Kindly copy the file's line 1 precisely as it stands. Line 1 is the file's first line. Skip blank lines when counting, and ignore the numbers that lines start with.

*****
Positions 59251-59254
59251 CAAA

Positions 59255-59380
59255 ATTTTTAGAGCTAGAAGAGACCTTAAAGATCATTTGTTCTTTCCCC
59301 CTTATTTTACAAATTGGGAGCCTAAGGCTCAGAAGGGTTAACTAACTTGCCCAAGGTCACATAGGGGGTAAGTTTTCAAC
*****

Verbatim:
Positions 59251-59254